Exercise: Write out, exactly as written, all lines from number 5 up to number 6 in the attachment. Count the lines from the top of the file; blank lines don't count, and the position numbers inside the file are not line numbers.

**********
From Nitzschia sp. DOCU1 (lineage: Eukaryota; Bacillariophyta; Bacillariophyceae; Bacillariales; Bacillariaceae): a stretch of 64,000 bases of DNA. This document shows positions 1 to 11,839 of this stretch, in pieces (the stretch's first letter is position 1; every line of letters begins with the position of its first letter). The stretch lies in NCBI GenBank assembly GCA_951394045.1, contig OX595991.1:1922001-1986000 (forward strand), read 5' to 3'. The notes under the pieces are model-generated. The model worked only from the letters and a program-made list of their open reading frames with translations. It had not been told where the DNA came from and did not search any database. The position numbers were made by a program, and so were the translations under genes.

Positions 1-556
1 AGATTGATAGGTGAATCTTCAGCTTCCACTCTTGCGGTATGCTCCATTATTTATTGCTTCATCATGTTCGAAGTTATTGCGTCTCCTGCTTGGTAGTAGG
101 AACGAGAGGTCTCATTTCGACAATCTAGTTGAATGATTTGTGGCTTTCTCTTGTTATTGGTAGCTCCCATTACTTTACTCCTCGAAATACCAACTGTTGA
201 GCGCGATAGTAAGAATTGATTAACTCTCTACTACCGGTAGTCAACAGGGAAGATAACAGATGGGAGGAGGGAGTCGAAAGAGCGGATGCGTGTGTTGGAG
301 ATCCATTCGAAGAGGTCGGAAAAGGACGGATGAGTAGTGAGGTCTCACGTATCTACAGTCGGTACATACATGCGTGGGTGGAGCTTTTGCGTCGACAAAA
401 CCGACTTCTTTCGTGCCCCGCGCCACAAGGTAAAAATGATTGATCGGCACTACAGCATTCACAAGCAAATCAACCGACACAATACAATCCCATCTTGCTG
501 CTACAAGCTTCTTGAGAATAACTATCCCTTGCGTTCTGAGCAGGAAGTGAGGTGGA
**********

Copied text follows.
201 GCGCGATAGTAAGAATTGATTAACTCTCTACTACCGGTAGTCAACAGGGAAGATAACAGATGGGAGGAGGGAGTCGAAAGAGCGGATGCGTGTGTTGGAG
301 ATCCATTCGAAGAGGTCGGAAAAGGACGGATGAGTAGTGAGGTCTCACGTATCTACAGTCGGTACATACATGCGTGGGTGGAGCTTTTGCGTCGACAAAA